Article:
Tips for Senior Fall Prevention
Senior Fall Prevention is an important topic to discuss with your elderly loved ones. Falls are a major concern for many seniors aged 65 and older and are the leading cause of injuries and death for that age group.
According to the National Council on Aging, one in three senior citizens falls each year.
The unfortunate problem that arises when we age is that we can become more unsteady which leads to falls.
Falling is especially dangerous as you age because your bones are not as strong and break more easily.
Long-term complications can come from just one fall. Seniors who have experienced a fall can become fearful of falling again, leading to decreased mobility.
A senior who is not moving around will not get exercise which will leave them even more wobbly on their feet. However, there are some tips caregivers and seniors can follow to help prevent falls.
Senior Fall Prevention
Most seniors have lived in their homes for a long time. They feel the safest their, however, there can be many things in a home that can trip someone who isn’t as steady on their feet as they used to be.
There can also be unnecessary furniture or other objects in a way that could cause injury in the event of fall.
Therefore, it’s a good idea to take a look around the home and see where modifications can be made.
Maybe move some furniture around or remove furniture, and others in the way items altogether, to reduce the fall risk.
A little home modification will ensure the senior has a pathway throughout the house that is free of tripping hazards.
The path should also be free of rugs that can also be a tripping hazard. Proper lighting is also a necessary part of keeping the home safe.
Other modifications can include installing rails in the bathroom to help a senior on and off the toilet and in and out of the bathtub.
Senior Fall Prevention highlights mobility and staying active. A local gym or community center usually will have classes targeted at seniors to increase their mobility.
These classes are not meant to be intense. They are meant to assist seniors with their balance and movement. Specific programs from which seniors can benefit are A Matter of Balance, Tai Chi, and Yoga. Group classes are not for everyone.
Some seniors prefer to practice balance and mobility in the comfort of their own home or while on the go. If you’re waiting in line at a store, try balancing on one foot. If you’re sitting down, you can try rising from a seated position without using your arms to get up.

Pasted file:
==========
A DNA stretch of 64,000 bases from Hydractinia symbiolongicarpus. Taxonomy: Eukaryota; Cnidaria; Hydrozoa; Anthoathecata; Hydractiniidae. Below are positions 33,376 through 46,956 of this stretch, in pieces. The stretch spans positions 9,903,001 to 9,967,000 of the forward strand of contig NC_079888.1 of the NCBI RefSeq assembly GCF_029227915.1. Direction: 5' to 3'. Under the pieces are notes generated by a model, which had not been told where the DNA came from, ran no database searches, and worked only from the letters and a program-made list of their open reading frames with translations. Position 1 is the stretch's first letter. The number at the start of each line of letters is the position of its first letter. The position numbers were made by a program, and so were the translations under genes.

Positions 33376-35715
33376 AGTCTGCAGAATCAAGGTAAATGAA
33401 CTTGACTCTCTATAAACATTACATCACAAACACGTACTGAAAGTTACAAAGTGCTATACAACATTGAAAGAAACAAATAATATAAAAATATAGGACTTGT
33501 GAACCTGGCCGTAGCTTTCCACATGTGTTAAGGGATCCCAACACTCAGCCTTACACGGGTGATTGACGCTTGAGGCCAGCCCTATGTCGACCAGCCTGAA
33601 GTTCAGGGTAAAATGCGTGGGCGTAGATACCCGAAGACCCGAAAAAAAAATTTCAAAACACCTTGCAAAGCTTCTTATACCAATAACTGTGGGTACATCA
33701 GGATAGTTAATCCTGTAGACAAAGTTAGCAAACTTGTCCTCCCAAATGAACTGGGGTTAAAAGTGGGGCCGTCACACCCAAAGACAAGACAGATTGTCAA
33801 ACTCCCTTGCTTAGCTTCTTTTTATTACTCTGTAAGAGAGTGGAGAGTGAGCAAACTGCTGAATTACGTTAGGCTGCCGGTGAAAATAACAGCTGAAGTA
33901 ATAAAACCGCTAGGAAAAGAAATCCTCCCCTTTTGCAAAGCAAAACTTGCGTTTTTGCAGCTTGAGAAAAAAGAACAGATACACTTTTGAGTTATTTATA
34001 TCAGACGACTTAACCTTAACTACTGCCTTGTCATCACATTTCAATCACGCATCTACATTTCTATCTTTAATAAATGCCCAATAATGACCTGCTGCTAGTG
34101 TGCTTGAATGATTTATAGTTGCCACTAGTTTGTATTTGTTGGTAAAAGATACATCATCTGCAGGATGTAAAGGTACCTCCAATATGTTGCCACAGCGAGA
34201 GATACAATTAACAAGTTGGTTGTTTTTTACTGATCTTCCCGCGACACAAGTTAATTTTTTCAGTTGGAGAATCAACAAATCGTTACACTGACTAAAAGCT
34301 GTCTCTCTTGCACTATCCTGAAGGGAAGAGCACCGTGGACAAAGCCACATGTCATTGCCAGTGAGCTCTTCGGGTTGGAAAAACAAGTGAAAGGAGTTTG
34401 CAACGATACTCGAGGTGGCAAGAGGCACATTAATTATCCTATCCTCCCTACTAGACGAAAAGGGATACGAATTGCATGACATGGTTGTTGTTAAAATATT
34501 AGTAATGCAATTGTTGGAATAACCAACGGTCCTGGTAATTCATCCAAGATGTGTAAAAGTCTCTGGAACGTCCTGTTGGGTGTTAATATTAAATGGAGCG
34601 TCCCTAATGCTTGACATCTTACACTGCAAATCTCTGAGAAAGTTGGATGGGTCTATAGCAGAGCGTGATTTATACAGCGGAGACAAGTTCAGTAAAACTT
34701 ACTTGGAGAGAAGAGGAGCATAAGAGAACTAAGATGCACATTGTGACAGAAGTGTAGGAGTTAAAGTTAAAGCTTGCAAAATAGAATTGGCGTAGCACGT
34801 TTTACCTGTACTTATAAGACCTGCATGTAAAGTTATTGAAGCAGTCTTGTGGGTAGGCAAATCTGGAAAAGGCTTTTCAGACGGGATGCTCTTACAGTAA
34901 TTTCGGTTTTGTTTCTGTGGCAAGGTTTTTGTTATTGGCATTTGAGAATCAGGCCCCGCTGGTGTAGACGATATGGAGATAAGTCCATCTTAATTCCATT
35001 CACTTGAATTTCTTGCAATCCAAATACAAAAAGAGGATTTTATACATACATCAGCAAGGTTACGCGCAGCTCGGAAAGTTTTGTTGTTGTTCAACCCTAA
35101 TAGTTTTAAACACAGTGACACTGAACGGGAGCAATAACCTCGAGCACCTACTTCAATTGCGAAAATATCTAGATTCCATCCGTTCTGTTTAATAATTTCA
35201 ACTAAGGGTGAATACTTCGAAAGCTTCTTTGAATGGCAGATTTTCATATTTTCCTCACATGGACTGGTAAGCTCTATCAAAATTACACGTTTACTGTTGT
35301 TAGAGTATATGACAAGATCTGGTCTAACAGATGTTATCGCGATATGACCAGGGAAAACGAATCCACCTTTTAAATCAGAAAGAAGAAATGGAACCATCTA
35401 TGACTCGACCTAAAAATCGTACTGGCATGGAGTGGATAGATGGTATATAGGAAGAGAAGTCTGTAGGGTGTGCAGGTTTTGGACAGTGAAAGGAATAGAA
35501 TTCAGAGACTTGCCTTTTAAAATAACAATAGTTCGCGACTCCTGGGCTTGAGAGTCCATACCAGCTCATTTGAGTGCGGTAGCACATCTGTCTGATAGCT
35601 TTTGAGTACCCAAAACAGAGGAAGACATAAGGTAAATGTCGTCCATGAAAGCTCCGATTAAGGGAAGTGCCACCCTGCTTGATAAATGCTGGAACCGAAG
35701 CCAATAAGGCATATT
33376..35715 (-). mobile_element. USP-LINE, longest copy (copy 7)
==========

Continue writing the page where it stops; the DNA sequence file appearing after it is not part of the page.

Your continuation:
You will also want to perform exercises that target specific muscle groups to increase your strength. The stronger you are the more steady you will be when standing and walking.
Wear the Correct Shoes
Shoes are an important part of mobility. Shoes that are uncomfortable or don’t fit correctly will increase the chances of a fall. Those that have rough tread can cause a senior to trip.
If the shoes do not have enough tread, they can cause a senior to slip. Arthritis or other conditions may make it necessary to wear orthopedic shoes.
At the very least, it would be wise to visit a shoe store and receive assistance from a sales associate to ensure proper sizing and comfort.
Visit the Doctor
Part of staying on top of Senior Fall Prevention includes visiting a doctor regularly. Eye exams and hearing check-ups should also be performed regularly. Seniors often develop eye conditions, such as cataracts, which make it difficult for them to see.
There are many other conditions that can affect their vision. If a senior has compromised vision, a fall is likely. They may not see a step and can trip easily. Several ear conditions can also affect balance making hearing check-ups necessary.
Medications and any side effects should also be discussed with the doctor. Many medications seniors are required to take for certain health conditions can cause them to be dizzy, sleepy, or even sick.
If a medication is necessary, understanding the possible side effects can reduce the chance of falling. Over-the-counter medications also warrant concern, especially if they contain sleep aids, such as in many pain medications.
Therefore, you must read the labels and know the possible side effects of any medicines you are taking.
An important thing to pay attention to for senior fall prevention is if you notice your senior loved one holding onto walls or grabbing onto furniture to get around, it may be time for them to see a physical therapist.
A physical therapist can take a fall risk assessment and develop a plan to improve a senior’s balance by showing them exercises they can do at home on a regular basis to help maintain their mobility. He or she can also determine if a walker is needed or any other type of walking aid is needed.
Your senior loved one may have a hard time admitting they are a fall risk. But, falling is a part of aging. The alternative to facing the risks is moving to an assisted living facility or nursing home.
To avoid this for as long as possible you must sit down and talk about the risks and how to reduce those risks. This is an integral part of keeping a senior citizen safe.
Knowing the risks can help keep a senior in their home longer where they will be happier and ultimately want to stay.